A quick tour of map caching
In this topic
- The Caching tab
- The Generate Map Server Cache Tiling Scheme tool
- The Manage Map Server Cache Tiles tool
- The server cache directory
Below is an overview of the important parts of the software you need to know about when creating and maintaining map caches.
The Caching tab
From the Caching tab of the Service Editor dialog box, you can specify that the service should use a cache and subsequently configure required settings such as its tiling scheme. In the Advanced Settings subtab, you can choose additional options such as image format and whether to configure on-demand caching.
This tab is available in the Catalog window of ArcMap when you publish a service or display the service properties.
For guidelines on using the Caching tab, see Available map cache properties.
The Generate Map Server Cache Tiling Scheme tool
The Generate Map Server Cache Tiling Scheme tool allows you to create a tiling scheme for your map, which includes the scales for caching, the coordinate system of the cache, and other essential properties. The tool output is a tiling scheme file in XML format. When you create a new cache, you can browse to the tiling scheme file to load these properties.
It's a good practice to create a tiling scheme with this tool and use it on multiple caches within your organization.
The Manage Map Server Cache Tiles tool
The Manage Map Server Cache Tiles tool allows you to create, update, or delete tiles in an existing cache. You can access this tool by right-clicking your service in the Catalog tree and clicking Manage Cache > Manage Tiles.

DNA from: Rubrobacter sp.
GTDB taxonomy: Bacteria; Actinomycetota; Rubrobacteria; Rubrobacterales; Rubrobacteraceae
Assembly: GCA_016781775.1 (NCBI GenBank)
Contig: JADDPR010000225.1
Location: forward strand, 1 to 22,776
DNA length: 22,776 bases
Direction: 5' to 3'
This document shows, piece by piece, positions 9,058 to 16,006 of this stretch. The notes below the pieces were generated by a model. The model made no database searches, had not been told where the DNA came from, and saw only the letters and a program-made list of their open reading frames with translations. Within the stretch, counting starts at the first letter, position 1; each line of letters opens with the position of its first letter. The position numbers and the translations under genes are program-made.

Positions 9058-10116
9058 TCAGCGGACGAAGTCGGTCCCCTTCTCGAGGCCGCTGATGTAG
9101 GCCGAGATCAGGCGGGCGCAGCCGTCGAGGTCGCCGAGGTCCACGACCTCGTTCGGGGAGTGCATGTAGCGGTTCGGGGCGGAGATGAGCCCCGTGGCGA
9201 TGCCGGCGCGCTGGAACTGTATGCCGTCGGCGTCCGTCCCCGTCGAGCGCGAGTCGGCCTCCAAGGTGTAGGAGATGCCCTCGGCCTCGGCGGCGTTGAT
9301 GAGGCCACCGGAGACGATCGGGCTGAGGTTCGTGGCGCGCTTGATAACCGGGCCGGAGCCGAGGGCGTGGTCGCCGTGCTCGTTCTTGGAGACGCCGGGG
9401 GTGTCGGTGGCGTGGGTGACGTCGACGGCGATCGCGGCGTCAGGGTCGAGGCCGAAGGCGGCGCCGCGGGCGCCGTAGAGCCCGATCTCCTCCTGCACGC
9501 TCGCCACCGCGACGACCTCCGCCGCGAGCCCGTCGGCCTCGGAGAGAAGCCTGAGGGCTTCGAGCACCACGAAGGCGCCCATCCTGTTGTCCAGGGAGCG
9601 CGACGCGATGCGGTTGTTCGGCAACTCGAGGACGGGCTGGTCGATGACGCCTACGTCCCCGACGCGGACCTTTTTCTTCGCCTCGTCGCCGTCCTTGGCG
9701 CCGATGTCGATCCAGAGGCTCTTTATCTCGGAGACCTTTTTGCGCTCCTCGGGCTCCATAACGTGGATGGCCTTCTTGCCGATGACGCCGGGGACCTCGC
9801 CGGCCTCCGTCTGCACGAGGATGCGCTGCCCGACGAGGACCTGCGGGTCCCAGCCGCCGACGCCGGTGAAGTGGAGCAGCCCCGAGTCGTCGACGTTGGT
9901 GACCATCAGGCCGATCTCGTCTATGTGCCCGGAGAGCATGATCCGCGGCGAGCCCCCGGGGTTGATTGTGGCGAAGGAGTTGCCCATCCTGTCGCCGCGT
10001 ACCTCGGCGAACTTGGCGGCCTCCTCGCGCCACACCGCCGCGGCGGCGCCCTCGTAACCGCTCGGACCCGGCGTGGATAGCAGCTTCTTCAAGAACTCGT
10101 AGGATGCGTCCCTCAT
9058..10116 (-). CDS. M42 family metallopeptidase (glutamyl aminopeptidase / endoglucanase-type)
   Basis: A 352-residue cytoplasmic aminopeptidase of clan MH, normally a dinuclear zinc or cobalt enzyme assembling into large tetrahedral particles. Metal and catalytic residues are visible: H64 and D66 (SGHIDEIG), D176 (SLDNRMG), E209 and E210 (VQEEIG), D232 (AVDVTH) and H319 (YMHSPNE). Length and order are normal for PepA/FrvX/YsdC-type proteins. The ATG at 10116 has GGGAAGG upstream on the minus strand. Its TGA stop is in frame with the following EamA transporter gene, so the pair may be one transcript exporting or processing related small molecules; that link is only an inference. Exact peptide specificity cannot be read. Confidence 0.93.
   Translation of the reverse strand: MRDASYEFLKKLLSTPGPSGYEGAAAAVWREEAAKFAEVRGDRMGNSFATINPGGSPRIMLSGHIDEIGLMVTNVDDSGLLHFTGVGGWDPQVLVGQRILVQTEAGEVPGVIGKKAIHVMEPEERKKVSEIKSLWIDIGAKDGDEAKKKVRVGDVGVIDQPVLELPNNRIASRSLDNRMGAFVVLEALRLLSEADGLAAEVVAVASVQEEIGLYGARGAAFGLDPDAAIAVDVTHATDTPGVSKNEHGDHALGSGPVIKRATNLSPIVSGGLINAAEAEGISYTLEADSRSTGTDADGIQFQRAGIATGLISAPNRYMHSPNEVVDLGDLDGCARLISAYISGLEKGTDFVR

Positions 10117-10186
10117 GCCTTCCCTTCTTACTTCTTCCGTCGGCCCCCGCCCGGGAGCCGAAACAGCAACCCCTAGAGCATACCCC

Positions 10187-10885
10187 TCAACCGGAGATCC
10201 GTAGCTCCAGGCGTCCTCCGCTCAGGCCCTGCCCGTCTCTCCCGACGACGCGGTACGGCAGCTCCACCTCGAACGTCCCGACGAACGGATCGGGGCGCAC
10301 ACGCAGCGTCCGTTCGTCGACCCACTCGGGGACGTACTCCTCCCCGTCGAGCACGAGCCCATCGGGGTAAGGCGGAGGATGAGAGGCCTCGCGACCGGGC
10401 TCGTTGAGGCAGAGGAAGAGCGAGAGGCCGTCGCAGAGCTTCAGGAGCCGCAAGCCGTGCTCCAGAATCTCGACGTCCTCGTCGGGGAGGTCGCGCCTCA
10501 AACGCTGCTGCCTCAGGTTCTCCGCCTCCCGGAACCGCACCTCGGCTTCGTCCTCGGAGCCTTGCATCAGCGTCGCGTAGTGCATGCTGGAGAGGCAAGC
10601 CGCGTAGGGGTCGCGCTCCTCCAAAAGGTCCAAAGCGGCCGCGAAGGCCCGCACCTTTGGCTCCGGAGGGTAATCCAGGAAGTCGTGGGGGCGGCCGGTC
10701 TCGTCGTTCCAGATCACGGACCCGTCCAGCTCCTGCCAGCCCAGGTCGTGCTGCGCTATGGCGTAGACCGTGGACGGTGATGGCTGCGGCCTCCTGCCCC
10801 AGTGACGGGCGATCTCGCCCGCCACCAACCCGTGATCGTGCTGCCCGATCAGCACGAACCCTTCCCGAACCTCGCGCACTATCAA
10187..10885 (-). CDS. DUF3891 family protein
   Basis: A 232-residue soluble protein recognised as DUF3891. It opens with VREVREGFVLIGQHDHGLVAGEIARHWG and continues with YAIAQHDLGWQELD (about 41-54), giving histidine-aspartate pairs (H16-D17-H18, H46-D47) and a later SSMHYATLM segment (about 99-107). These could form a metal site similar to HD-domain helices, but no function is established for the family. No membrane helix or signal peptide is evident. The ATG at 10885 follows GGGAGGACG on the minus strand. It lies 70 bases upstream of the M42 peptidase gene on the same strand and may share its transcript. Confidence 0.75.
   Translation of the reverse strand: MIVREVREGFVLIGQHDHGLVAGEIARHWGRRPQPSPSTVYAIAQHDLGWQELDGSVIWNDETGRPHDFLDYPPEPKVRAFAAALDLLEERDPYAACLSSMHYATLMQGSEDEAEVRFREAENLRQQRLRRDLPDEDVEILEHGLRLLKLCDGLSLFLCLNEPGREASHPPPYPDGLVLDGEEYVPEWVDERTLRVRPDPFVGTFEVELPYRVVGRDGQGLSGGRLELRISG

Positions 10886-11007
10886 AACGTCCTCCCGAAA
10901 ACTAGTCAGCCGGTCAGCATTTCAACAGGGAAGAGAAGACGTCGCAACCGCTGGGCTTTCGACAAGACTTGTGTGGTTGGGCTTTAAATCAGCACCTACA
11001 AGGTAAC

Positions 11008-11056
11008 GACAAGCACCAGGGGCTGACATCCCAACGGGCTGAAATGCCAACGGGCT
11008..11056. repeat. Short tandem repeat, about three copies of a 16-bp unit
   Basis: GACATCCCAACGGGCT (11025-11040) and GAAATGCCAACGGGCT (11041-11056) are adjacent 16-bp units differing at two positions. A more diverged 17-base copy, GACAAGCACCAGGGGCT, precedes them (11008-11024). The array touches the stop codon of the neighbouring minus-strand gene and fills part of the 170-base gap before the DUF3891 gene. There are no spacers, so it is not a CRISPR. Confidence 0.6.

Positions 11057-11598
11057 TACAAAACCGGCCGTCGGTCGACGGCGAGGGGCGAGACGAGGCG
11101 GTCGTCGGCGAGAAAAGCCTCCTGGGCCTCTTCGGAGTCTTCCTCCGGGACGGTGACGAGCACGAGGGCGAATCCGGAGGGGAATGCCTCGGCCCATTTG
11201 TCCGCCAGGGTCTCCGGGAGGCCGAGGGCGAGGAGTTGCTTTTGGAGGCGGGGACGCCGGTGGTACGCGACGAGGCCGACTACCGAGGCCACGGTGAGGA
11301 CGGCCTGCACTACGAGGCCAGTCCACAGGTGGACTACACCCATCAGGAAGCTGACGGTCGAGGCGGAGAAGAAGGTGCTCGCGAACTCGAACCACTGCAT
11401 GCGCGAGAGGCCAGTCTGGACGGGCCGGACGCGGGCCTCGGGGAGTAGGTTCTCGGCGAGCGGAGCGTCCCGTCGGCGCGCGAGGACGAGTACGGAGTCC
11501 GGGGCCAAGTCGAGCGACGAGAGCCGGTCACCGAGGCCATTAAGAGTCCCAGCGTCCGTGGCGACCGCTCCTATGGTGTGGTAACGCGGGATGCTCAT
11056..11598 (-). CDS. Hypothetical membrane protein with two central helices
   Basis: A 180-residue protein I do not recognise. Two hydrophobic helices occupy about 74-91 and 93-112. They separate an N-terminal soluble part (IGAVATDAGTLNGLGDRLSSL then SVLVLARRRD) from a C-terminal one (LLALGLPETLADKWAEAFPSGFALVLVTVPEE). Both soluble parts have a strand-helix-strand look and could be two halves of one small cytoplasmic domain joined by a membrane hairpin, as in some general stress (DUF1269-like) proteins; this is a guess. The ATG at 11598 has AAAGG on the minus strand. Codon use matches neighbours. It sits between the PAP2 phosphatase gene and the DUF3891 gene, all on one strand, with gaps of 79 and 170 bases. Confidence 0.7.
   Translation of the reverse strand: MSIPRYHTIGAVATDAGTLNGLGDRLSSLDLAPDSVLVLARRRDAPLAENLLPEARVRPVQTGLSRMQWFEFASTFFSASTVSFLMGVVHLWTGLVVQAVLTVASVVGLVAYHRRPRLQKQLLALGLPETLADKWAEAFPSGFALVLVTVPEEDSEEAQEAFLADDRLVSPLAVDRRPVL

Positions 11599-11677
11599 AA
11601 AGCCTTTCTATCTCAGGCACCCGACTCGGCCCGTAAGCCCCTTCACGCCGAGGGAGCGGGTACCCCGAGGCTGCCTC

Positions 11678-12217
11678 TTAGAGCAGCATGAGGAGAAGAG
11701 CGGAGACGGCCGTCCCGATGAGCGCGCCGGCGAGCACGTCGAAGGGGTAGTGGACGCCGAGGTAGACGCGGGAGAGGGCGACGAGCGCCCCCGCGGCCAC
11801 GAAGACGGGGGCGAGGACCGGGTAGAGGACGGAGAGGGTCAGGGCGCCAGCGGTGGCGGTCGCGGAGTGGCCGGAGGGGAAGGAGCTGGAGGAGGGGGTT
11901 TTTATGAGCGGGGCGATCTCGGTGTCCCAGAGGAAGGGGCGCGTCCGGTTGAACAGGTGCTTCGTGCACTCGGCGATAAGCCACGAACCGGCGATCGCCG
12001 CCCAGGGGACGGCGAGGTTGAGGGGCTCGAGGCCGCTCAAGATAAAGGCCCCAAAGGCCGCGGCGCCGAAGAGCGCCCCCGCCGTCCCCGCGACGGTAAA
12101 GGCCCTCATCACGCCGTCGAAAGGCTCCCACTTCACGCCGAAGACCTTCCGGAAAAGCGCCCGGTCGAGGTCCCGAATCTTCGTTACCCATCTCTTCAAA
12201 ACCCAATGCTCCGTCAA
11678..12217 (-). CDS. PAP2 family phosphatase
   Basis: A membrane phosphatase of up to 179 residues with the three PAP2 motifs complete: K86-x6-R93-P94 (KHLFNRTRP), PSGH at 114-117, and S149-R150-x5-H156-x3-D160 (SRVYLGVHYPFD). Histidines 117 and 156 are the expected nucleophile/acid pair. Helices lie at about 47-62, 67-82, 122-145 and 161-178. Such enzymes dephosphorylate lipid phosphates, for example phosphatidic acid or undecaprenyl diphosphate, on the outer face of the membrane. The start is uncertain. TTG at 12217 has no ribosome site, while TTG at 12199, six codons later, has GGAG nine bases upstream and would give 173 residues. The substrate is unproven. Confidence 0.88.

Since Manage Map Server Cache Tiles is a geoprocessing tool, it can be scripted just like any other tool to help you update your cache on a regular basis.
The server cache directory
The server cache directory is the folder on disk where your cache tiles are stored.
You can open the server cache directory to examine the cache tiles and the tiling scheme file conf.xml. A cache directory can also contain a file geodatabase status.gdb that contains information about which tiles have been built.
The image below shows an exploded format cache in Windows Explorer where each tile is stored as a single file. With a compact format cache, you would see larger files called bundles that store multiple tiles.
To learn more about the server cache directory, see Available map cache properties.